The owners of the Harvest are so motivated in spreading their business across Atlantic Canada because of how the people responded when they first opened in 2020. They became open to the idea of franchising their business because they realized that expanding meant that they would spread the word on their sustainable business model. Now they are opening their third eatery across the province of Nova Scotia after only one year of operations. This business has endless potential for success since they are one of the first companies to have a sustainable model in the service industry in Nova Scotia. Since they also know that the supply chain system in Canada is extremely complicated and lacks efficiency, by producing their own products, they are able to rely less on imported goods which not only benefit the environment but saves on costs and improve nutrient density. The most important benefit of eating at this business is how it benefits the customers' nutrition. Since customers are eating locally sourced food they are consuming the best produce at the peak of its season. Instead of trucks driving for thousands of kilometers to supply produce, all Harvest produce comes from a short distance which means it maintains top quality.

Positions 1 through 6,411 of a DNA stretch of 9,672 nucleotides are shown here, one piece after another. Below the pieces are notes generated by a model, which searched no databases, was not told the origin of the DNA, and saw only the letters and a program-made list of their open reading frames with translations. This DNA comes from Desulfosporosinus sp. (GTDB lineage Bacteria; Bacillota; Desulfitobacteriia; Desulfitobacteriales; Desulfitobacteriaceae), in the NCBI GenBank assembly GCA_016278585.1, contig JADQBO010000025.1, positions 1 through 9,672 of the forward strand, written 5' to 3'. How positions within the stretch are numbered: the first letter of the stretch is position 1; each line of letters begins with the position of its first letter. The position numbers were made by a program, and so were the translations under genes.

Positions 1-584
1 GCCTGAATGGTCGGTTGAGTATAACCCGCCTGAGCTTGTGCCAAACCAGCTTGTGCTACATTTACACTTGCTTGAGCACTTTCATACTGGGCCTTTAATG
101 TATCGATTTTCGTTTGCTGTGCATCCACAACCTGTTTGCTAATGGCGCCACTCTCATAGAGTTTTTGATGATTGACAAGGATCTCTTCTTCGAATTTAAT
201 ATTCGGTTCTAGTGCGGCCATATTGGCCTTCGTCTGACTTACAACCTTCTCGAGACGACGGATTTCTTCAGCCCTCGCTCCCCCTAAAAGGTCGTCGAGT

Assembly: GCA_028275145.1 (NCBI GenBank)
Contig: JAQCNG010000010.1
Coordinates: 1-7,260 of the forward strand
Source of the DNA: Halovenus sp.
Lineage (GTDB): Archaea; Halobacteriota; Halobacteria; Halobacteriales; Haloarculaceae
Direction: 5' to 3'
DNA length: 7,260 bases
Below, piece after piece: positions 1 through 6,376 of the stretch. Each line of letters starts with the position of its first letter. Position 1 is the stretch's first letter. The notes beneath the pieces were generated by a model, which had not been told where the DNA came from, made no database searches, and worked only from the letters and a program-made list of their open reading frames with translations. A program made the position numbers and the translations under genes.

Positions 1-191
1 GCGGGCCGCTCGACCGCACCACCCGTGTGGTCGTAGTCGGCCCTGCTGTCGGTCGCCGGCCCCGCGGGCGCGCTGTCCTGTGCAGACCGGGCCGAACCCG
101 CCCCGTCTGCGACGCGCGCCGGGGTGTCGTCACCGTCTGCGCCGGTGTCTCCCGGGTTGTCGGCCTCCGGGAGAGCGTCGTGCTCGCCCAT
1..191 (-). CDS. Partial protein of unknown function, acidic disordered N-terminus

Harvest does delivery through their own system, but they also work with SkipTheDishes and Uber Eats to deliver their meals more efficiently to customers across Halifax. In the interview, Stoilov said that approximately half of their orders are placed through these third parties. He said that this is good as they are able to share their menu with many more people, but unfortunately, a high commission is paid on Harvest’s side. Harvest said that in order to benefit their business the most, their end goal is to deliver 100% of their orders through their personal system to be able to learn more and have greater control over their customer’s experiences.